Friday, 27 August 2010


The two Highland Soldiers who stand guard over this column are at attention with arms reversed. On the columnar battlements a lone piper plays the poignant lament "The Flowers of the Forest", the computer is metaphorically draped in black velvet. Even the typeface is in mourning.
We do not believe in death. It is not a buddhist concept; but we still mourn the passing of three merry souls. They, more than anyone else I know, merit Dr Johnson's tribute at the passing of his friend Davy Garrick: "I am disappointed by that stroke of death, which has eclipsed the gaiety of nations and impoverished the public stock of harmless pleasure."
Stanley Blenkinsop was certainly a purveyor of harmless pleasure. A news editor in the great days of the Daily Express, which he believed was the only reason for the invention of printing, he was grouchy, loyal, lovable, pedantic, funny and colourful in a quiet, English way. On his retirement he became a student, pedalling to the university every day on his cycle and being rewarded with a degree in history. Stanley, like me a tamer of teddy bears, was the only newspaperman I have ever met who wore a monocle and erected a flagpole in his garden from which the union jack flew every day he was in residence. He was an indefatigable writer of letters to the Times which were always used. Once in Paris, where he went every year to celebrate Bastille Day, he had his wallet stolen.

"What did it contain?" a gendarme asked.

"My monocle," replied Stanley, and was immediately treated with the fawning courtesy reserved for English Milords.

Stanley's closest friends were Gordon and Beatrice Amory, a couple who enjoyed the happy marriage to which we all aspire. They were the party givers from Heaven; never happier than when they were dispensing hospitality by the ladleful. Gordon organised an annual party in Newcastle for "Geordie" newspapermen which was legendary. I have known him for half a century and can never remember a time when he wasn't smiling. The smile was still there, the emails still supportive and cheery, though since Beatrice died earlier this year, the smile must have been harder to summon. I imagine it came back this week when he was reunited with her.

I thought of an inscription I once saw on a gravestone in Winchester for a widower:
"Tried a little to live without her,
Liked it not
and died."

One of their greatest blessings was Denise, a loving daughter. One's heart goes out to her in what must be a terrible time beyond imagining. Perhaps she can take some consolation now the three of them, in Sir Thomas More's words, "meet merrily in heaven". I will know at the end of the month whether I will be making it a foursome.


Dying is in its infancy in England. They take it much more seriously in rural Wales where a funeral is not considered well done if there are fewer than three services. It was a Welshman who invented cremation. When I first went there sin eaters were occasionally employed to take on the corpse's sins by eating a meal off the coffin lid. Into the coffin went a tiny ladder with which to climb to heaven.
No one tried harder to vanquish death than Sir John Pryce, 5th baronet (sheriff, 1748), of Newtown, Powys. He was a well-known eccentric, who married three times. His last lady having to insist on the removal of the embalmed corpses of her two predecessors from his bed before her marriage.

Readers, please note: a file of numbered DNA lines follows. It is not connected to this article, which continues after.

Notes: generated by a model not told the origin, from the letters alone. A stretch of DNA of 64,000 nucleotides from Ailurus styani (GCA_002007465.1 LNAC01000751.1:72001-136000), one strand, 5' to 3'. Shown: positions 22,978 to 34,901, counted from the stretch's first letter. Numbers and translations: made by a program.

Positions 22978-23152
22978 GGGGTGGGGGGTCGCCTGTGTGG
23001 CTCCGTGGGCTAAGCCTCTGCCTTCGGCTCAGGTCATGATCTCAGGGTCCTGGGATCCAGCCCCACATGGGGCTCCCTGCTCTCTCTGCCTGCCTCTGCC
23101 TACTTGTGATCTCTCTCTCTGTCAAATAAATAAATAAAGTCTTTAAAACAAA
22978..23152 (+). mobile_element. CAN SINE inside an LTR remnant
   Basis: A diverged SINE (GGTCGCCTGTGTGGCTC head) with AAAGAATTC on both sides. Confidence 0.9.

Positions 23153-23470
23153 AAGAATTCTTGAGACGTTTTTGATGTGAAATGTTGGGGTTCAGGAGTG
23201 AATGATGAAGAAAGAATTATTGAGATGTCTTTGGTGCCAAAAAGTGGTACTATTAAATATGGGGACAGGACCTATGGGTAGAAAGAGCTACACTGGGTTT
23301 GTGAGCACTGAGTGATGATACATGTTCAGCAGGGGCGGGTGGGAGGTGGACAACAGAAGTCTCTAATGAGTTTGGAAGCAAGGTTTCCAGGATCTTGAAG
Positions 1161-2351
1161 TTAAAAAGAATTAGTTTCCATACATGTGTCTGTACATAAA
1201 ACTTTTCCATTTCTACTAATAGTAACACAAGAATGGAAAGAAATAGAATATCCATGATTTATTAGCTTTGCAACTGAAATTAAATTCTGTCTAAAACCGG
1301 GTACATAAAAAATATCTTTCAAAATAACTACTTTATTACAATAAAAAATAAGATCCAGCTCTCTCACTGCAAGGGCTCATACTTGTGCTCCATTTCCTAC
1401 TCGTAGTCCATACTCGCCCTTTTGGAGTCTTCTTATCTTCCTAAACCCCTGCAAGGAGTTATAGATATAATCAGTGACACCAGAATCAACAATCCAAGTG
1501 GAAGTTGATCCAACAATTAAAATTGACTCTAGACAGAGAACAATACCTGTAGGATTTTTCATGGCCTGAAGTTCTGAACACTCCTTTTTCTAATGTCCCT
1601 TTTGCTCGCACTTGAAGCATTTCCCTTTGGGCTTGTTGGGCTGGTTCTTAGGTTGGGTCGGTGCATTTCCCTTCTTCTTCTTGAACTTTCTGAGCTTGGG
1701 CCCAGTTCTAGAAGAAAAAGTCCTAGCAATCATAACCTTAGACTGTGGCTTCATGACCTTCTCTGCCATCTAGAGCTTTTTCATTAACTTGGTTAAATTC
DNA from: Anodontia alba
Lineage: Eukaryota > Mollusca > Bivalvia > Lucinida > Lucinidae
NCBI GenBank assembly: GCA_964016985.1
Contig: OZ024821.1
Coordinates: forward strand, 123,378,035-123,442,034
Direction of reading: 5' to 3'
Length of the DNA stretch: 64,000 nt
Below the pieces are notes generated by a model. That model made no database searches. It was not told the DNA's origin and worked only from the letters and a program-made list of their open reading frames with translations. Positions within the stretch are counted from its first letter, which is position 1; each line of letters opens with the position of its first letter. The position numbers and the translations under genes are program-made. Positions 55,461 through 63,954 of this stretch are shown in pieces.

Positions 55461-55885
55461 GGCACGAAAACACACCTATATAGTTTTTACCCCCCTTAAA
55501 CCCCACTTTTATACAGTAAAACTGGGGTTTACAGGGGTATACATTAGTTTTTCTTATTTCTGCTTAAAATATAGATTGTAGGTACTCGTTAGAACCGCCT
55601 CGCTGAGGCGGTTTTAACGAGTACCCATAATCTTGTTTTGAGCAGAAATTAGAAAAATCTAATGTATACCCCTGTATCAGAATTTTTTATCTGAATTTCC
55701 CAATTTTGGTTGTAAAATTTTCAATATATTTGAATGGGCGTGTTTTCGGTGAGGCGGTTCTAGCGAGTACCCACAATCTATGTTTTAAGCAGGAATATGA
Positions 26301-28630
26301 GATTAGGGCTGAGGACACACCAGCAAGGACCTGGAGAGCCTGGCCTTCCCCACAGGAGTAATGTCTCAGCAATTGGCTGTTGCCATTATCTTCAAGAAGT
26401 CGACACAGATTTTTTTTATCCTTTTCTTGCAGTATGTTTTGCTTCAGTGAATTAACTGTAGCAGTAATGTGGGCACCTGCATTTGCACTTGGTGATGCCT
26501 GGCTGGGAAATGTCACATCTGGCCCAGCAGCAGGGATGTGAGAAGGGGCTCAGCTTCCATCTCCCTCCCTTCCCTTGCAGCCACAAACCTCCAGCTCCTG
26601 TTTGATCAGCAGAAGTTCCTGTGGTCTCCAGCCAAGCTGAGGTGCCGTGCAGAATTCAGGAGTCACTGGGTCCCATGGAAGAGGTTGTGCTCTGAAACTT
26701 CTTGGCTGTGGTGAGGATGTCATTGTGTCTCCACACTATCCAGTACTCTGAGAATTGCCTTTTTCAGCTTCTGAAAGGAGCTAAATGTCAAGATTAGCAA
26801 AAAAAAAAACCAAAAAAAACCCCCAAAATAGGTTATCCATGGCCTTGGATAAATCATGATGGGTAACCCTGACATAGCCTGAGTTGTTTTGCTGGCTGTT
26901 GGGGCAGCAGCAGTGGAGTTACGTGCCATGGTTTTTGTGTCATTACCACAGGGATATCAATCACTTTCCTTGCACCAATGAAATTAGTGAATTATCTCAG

SirJohn had already, after the death of his second wife, written to the curate of Newtown, then on his deathbed, to ask him to deliver messages of affection to both his wives in Heaven and to request the second to appear to him. After the death of the third Lady Pryce, he invited a well-known faith-healer, Bridget Bostock, 'the Cheshire Pythoness’, to bring her back to life. The Pythoness undertook to heal all diseases by prayer, faith, and an embrocation of fasting spittle, which she supplied. Sir John requested her prayers for the restoration to him of his third wife, recently deceased. In a letter he asked her: ".... to offer up prayers to the throne of Grace on my behalf that He would graciously vouchsafe to raise up my dear wife, Dame Eleanor Pryce, from the Dead. If your immediate presence is indispensably necessary, pray let me know by return of the Post, that I may send you a Coach & Six & Servants to attend you here, with orders to defray your expences in a manner most suitable to your own desires. If your prayers will be as effectual at the distance you'r from me, pray signify the same in a letter directed by way of London, to, good Madam,

" Your unfortunate afflicted petitioner & humble Servant,
John Pryce.

Miss Bostock is said to have visited him, and to have exerted all her miracle-working powers, but without effect. Sir John died in somewhat straitened circumstances at Haverfordwest on 28 October 1761, whilst meditating a fourth marriage to a lady whom he described as "that dearest object of my lawful and best and purest Wordly affections..."


My own view of death owes a great deal to the professional gamblers I used to run with in Chester. Notably Lol Shone, a character who owed much to Damon Runyon.
Another friend Tony Vyse, landlord of the Bowling Green Inn, had three fixations: Tia Maria, the first favourite on the card and a statuesque blonde receptionist at the Grovesnor Hotel of the sex whom Lol christened 'The Longhaired Bandits'.

We were in the bottom bar of the Grosvenor when. having downed a Tia Maria and backed the first favourite, he surprisingly collapsed at our feet. He died being given the Kiss of Life by the statuesque Long Haired Bandit.
"Lucky bugger," said Lol enviously. Seeing our shocked faces, he explained: "Only two weeks into the flat racing season and he's already got a treble up."

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